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THE TENNIS QUESTION.

NO WRITER ATTRIBUTED

EDITORS HARVARD HERALD : To an impartial observer the tennis question appears to be one that the Tennis Association might grapple with successfully. Had the 'Varsity nine last winter reserved the cage in the gymnasium for their own use entirely, so that they might practice in it whenever the spirit moved them, thus shutting every one else out and leaving the cage empty five-sixths of the day, the absurdity of the thing would have appeared to all; and it would not have seemed to be a question beyond solution. No, the 'Varsity was allowed the first choice of hours and the other clubs selected in turn the hours left unoccupied. Why cannot we adopt the same plan in the matter of our tennis courts (I use the word "our" advisedly since the courts are not private property)? Let those who hold the courts now select the hours that suit them best for using them, and let the remaining hours be taken by those who sign for them, and pay a fee towards the expenses of their care. But first the Tennis Association should take absolute control of all the courts, number them, keep them marked and rolled, and have a book in which the number of the courts are entered, with the names of those who use them, and the hours they are used, clearly stated. All who use the courts should pay a moderate sum to cover expenses. And those who have entered their names, and paid their dues for the season should be entitled to play at any hour on any court that has not been pre-engaged for that hour.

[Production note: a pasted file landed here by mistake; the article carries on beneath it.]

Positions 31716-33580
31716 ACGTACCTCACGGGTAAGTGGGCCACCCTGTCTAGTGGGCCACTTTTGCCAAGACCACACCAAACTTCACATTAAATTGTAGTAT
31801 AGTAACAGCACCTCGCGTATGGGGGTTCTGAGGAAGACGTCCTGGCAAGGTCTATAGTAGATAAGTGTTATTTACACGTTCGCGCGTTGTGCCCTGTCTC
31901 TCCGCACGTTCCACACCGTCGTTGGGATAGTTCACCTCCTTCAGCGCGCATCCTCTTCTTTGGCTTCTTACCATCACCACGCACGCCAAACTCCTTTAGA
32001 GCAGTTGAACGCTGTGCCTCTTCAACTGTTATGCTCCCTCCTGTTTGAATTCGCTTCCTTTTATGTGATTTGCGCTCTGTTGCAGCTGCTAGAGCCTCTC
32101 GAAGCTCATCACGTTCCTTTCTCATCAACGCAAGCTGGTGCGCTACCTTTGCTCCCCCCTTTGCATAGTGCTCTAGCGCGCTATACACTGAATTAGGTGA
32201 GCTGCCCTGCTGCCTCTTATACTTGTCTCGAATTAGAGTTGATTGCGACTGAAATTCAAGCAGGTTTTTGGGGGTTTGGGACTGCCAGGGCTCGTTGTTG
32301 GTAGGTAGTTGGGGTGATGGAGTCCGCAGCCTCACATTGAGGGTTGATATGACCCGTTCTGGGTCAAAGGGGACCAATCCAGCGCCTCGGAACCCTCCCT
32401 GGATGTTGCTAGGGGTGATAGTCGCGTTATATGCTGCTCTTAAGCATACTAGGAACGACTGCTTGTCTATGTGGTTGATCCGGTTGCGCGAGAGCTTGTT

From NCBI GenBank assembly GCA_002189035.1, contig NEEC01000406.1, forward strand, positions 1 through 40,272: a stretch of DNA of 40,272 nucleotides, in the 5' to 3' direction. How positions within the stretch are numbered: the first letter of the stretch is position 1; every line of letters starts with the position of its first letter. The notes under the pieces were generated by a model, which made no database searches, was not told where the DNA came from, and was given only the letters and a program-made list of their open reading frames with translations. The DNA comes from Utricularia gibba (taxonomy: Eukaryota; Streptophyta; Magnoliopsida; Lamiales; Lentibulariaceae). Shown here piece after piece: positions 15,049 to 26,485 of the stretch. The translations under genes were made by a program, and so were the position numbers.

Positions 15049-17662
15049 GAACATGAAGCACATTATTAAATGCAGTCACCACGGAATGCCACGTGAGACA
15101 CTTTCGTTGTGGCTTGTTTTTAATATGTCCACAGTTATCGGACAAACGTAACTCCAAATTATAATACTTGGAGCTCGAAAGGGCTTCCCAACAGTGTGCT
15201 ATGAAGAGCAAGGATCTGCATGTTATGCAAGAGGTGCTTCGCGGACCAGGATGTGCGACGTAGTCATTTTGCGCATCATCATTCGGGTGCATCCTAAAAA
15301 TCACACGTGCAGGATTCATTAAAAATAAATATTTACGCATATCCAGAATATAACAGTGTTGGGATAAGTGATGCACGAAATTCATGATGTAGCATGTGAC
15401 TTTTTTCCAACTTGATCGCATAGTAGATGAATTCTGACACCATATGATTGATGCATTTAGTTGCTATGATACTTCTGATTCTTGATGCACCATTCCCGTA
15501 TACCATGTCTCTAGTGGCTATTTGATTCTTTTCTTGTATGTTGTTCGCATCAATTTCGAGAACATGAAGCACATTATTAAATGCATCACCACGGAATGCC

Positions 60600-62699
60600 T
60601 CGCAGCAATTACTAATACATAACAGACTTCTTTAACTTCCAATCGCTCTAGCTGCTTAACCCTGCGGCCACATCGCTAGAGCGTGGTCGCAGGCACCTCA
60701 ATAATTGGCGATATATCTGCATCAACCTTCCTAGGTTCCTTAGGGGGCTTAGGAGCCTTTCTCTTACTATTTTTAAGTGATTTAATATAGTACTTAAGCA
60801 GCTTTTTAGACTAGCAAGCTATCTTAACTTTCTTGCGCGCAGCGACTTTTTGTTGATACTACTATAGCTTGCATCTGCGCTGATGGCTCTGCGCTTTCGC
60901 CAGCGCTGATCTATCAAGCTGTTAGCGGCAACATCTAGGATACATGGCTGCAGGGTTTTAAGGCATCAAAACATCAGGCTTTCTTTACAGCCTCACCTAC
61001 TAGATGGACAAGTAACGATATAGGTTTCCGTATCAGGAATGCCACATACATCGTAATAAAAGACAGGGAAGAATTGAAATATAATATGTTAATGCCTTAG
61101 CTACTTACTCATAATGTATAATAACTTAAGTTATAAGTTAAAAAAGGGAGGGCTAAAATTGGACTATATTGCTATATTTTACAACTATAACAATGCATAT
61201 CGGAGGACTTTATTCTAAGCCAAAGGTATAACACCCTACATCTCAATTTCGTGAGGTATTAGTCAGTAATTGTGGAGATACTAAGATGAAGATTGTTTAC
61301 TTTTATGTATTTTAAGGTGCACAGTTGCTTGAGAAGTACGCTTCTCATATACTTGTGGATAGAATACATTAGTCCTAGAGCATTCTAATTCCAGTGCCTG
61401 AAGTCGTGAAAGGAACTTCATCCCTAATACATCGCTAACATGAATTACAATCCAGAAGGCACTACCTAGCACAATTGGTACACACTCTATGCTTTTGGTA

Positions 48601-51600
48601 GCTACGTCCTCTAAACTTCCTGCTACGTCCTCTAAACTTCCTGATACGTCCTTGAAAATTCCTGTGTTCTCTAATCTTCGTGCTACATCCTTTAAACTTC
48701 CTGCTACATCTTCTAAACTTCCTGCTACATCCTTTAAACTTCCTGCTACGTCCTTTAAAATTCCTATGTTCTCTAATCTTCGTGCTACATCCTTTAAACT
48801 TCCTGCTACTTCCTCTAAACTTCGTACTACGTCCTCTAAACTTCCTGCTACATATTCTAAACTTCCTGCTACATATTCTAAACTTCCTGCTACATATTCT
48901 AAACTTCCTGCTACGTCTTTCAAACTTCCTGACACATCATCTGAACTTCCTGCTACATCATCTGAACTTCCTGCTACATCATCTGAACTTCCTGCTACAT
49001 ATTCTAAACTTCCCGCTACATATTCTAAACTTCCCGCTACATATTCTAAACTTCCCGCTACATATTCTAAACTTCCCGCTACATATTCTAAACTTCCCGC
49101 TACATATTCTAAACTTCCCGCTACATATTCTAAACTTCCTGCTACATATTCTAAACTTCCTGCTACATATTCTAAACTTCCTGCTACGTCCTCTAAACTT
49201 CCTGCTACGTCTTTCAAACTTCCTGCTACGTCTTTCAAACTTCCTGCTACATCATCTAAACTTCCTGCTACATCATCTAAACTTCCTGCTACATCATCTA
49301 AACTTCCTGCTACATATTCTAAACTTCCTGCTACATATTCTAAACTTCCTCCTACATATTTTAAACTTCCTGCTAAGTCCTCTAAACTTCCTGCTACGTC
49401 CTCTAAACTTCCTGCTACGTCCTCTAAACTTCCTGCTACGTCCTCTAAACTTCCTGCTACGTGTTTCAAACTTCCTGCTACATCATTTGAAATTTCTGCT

Surely the association is equal to this responsibility, especially since the expenses would be prepaid by the players. By this plan the regular players can play in their favorite courts, which are theirs for certain prescribed hours selected by themselves, and the casual or infrequent players may have a chance to play a pleasant game without fear of trespassing. Then we would no longer see the stupid sight of acres of courts empty, but forbidden to a large number of men needing and anxious for the exercise and amusement which these courts might afford them.

A STUDENT.

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